What is known as the Old Yuba power house is so miles from the Colgate power house. It operates under a 300-ft head of water supplied by a pipe line 42 in. in diameter. It has three Pelton waterwheels direct-connected to two-phase Stanley generators, giving 2400 volts pressure. This is stepped up to 16,000 volts, three-phase, and is run in parallel with one of the circuits of the Colgate plant not before mentioned.
The South Yuba power house, 5 miles from Nevada City, formerly owned by the Nevada County Electric Power Company, is unique in having two different sources of water and necessarily operating under two different heads. Most of the time it is run by water supplied by a flume, and the head is 290 ft. When this water is low the supply is pieced out with water from a storage reservoir under an 800-ft. head. To accommodate these two different heads each generator has two Pelton wheels direct-connected on its shaft, one for high and one for low head. This plant has four 500-kw Stanley two-phase generators generating at 5000 volts.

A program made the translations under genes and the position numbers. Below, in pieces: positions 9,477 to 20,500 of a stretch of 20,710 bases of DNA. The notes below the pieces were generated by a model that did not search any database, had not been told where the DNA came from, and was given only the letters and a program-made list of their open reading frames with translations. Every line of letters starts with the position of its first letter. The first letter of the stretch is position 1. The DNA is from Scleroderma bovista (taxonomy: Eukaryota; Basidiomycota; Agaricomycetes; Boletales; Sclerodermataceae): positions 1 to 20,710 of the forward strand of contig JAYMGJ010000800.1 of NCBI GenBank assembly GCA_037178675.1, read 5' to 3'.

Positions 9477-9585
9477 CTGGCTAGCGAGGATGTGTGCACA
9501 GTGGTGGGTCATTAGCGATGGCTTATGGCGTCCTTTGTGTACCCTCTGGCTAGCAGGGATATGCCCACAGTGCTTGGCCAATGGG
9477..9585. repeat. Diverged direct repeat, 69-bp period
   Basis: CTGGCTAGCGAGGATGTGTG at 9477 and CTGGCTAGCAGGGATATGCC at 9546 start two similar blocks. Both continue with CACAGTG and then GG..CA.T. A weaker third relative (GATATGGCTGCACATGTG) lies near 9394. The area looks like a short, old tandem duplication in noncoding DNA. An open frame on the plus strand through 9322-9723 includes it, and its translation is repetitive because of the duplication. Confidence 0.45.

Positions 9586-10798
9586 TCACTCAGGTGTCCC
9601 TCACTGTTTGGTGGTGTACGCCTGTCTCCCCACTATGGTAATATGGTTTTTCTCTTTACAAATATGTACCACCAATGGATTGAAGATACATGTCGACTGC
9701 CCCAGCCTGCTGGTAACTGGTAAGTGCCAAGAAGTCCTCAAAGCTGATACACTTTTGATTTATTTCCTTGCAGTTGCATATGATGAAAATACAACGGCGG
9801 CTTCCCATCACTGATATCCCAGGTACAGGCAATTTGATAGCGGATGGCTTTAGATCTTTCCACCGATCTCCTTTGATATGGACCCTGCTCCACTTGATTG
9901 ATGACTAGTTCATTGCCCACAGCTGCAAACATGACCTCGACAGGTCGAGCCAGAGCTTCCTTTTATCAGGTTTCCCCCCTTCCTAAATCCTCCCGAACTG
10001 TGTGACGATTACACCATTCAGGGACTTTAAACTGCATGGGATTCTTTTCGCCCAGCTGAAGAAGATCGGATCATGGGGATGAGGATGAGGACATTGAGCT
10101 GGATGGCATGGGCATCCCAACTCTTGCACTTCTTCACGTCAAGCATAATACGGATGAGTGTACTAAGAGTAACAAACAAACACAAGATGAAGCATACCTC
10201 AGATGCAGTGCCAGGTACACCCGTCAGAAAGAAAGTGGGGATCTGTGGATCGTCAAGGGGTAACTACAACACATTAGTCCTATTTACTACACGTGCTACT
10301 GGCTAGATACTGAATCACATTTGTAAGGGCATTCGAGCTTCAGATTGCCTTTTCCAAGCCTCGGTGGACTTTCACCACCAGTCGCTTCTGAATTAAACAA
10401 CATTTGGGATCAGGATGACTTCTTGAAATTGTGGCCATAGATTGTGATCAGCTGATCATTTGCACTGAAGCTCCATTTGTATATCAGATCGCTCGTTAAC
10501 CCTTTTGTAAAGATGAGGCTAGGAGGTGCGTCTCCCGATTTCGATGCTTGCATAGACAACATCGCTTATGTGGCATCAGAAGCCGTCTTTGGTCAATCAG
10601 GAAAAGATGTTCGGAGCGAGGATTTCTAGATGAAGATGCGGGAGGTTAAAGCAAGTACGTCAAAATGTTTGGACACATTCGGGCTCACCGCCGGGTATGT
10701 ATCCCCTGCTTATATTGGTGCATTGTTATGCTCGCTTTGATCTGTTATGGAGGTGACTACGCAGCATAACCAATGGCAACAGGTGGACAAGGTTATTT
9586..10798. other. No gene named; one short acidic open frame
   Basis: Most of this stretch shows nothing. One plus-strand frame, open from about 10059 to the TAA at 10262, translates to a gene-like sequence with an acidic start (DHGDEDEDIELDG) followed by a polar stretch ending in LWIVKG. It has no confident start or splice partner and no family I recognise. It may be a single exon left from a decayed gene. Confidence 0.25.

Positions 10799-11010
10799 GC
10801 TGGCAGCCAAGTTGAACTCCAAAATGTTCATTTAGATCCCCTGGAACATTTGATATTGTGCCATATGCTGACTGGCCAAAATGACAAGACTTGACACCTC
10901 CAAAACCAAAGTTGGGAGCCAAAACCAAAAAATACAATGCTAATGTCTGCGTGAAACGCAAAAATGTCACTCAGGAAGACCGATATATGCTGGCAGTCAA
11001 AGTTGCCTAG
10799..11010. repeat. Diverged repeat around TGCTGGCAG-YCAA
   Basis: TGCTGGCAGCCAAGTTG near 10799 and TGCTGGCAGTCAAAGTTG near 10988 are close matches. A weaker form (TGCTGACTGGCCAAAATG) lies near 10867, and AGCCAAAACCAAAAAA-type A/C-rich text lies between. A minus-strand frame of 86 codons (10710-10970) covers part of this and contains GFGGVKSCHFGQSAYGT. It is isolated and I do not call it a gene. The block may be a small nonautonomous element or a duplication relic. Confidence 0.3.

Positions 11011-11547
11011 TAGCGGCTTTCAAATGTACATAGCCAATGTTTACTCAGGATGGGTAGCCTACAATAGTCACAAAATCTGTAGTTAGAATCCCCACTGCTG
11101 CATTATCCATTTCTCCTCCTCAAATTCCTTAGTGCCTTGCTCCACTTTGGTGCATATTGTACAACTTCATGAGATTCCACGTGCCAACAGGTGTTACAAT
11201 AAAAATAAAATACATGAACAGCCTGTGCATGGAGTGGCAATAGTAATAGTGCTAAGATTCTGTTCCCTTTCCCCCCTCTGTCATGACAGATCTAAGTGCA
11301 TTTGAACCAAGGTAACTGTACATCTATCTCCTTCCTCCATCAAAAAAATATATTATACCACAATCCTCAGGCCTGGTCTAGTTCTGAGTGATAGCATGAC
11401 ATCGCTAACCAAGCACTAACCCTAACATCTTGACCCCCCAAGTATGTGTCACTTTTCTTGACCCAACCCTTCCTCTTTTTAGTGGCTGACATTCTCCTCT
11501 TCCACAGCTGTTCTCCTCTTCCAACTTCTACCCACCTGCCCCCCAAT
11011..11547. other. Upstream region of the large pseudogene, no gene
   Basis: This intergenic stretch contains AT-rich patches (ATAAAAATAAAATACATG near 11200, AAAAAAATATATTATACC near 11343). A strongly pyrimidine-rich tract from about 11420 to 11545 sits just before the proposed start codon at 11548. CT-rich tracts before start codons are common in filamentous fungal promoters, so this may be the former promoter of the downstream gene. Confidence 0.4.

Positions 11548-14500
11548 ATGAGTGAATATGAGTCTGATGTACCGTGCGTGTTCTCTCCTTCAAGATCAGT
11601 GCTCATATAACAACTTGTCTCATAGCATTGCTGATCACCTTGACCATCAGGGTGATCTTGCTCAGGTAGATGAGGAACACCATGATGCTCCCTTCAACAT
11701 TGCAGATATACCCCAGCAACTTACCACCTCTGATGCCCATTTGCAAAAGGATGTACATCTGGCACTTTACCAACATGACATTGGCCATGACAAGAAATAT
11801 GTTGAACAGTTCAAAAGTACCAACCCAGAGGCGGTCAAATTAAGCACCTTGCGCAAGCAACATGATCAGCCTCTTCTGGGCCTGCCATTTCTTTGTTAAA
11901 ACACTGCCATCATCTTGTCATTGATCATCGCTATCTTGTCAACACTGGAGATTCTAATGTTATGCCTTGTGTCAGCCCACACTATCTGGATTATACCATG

Grass Valley, Nevada City, ()ravine, Marysville and neighboring mining districts arc now being supplied, besides a part of the Sacramento Electric Gas & Railway Company load. A maximum of 800 to 900 hp is being supplied to placer mining dredges alone.
The 140-mile transmission line to Oakland consists of two pole lines side by side, 25 ft. apart. Each pole line carries one three-phase circuit transposed every mile, and a telephone circuit 5 ft. below the power circuit. One circuit is of No. 00 medium hard-drawn copper, and the other of stranded aluminum cable of equal conductivity. It was considered that while aluminum is considerably cheaper it is still an experiment for use on transmission lines, and that the company could not afford to experiment on more than one line for the sake of the saving in first cost. The poles are round Oregon cedar, 35 ft. long, are spaced 132 ft. apart, and were painted with hot carbolinium avenarius around the ground line. The insulators (made by Locke) are porcelain with a very wide lip fastened by a sulphur joint onto a glass insulator with a very long petticoat. This is placed on a high wooden pin. This insulator is the result of experiments by R. H. Sterling, superintendent of the Bay division, who has charge of the construction of the transmission line, and sub-stations at the Oakland end of the line.